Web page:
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Jessica R. Dreistadt Headshot

From Charity to Justice to Love: My Professional Odyssey

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I stumbled my upon career with nonprofit organizations quite by accident. When investigating MBA programs, I happened to notice an interesting concentration at one school: nonprofit management. Thinking that sounded much more interesting than finance or human resources, I decided to pursue my degree in that field. A moment's whim snowballed into a 15-year long successful career that continues today.

Most of my work has been with public charities. My first job after college was working at a shelter for women and children in Philadelphia. It was soon evident to me that the concept of charity was not fully congruent with my values. Charities are designed to fill an unfortunate, and some may argue unnecessary, gap in our social-economic system. Yet, the work of charities is highly individualized. One person (or entity) gives through an organization to ultimately give to another person or group of people. The givers are presumed superior, not only financially but morally as well. Recipients are seen as incomplete, inferior, and in need of change. The organization that is the conduit for this gift prescribes how the recipients ought to live, attempting to conform the recipients to the values and priorities of the givers which are often shared by the organization. Absent from this scenario, described here in admittedly oversimplistic terms, is an interrogation and reconstruction of the system that created the need for the charity and perhaps even justifies its continued existence.

Early in my career I became strongly attracted to justice work or the justice aspects of charitable work. Through this work, I could prescribe not how people ought to live when their choices are limited by a system that is often weighted against them, but how systems ought to be designed so that all people have real options available that they may flourish. While being proactive in this way seemed more useful and ultimately effective in creating real social changes, I also felt and experienced a tempestuous anger in the field. Awareness of the world's injustices, their intricacy and their interconnection, is maddening. This work gave me a means, and an excuse, to constructively express the deep anger I feel as a result of the many personal injustices that I have experienced. As my awareness grew, so did the targets for my wrath.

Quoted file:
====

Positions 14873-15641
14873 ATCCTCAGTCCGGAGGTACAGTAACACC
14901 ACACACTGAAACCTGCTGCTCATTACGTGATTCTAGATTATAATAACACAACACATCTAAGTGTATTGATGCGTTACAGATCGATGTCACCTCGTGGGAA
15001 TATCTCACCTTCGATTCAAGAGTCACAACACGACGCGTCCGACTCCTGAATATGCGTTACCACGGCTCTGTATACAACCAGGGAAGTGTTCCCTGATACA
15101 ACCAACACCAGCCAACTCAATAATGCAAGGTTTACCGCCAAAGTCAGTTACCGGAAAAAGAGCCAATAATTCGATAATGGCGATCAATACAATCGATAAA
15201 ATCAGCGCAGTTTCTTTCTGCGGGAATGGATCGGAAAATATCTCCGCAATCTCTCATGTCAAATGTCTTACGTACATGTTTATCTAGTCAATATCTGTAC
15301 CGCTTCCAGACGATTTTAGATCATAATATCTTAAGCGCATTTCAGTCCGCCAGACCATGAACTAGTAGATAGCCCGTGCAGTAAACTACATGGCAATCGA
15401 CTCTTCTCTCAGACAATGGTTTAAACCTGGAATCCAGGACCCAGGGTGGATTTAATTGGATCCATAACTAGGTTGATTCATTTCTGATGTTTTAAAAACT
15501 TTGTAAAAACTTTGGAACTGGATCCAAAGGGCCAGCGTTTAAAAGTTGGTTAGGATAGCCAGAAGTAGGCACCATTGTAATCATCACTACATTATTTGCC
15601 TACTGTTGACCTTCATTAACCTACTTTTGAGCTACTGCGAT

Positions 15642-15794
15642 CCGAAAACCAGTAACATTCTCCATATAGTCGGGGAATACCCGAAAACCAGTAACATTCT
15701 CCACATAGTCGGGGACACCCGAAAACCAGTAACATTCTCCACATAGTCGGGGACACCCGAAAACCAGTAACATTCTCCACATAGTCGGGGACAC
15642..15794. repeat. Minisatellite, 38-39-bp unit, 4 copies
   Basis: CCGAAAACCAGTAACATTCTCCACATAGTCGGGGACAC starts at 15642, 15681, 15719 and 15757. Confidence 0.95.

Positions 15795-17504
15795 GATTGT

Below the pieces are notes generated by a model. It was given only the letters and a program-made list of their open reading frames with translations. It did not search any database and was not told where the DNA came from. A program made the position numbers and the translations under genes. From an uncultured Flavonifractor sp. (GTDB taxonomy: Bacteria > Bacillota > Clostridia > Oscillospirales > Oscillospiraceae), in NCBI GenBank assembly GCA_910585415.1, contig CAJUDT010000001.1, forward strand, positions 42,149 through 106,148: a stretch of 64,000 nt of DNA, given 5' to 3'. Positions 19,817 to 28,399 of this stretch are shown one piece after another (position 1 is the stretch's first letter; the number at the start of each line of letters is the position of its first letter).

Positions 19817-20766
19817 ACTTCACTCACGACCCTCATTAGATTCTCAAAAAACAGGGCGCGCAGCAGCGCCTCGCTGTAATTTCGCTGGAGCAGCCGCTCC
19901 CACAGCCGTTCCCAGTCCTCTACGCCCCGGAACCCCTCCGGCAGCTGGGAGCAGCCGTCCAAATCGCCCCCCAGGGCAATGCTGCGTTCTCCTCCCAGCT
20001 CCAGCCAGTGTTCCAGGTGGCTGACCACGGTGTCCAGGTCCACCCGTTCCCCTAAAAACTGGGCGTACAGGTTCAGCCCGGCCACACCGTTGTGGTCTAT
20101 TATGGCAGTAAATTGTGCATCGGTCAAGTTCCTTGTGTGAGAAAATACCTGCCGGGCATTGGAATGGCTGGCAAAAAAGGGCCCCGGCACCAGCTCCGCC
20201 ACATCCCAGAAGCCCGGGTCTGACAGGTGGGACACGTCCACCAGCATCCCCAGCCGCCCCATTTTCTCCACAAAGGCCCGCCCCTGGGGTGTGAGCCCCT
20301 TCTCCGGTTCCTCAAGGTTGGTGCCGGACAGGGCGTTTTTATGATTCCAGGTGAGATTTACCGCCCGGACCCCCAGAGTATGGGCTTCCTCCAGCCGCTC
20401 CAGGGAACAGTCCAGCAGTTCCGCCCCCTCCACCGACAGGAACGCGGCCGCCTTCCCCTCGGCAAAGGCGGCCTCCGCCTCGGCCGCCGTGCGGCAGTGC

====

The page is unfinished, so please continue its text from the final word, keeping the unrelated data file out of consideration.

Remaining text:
True connection, dialogue, and understanding are missing from both the charity and justice prototypes as described above. Both models are based on judgment, prescription, and dominance. Both assume that there is one right answer -- an illusory perfection that none of us can truly claim to exemplify.

As I prepare to enter the fifth decade of my life, I want to let go of charity and justice work to be a love worker. Not one who sells my body or even my ideas, but one who generously shares my heart with the world so that it may heal and blossom. If charity work is individualistic and justice work is systemic, then loving light work is universal. It is a continual embodiment and enactment of freely shared purposeful love that creates a new world order where the highest value is placed on the gifts of the heart.

In the everyday material world in which we live, very real individual and social inequities exist. To ignore this would be to shut down our hearts and deny our love. Charity is needed. Justice work is needed. But they both need our consistent unconditional love.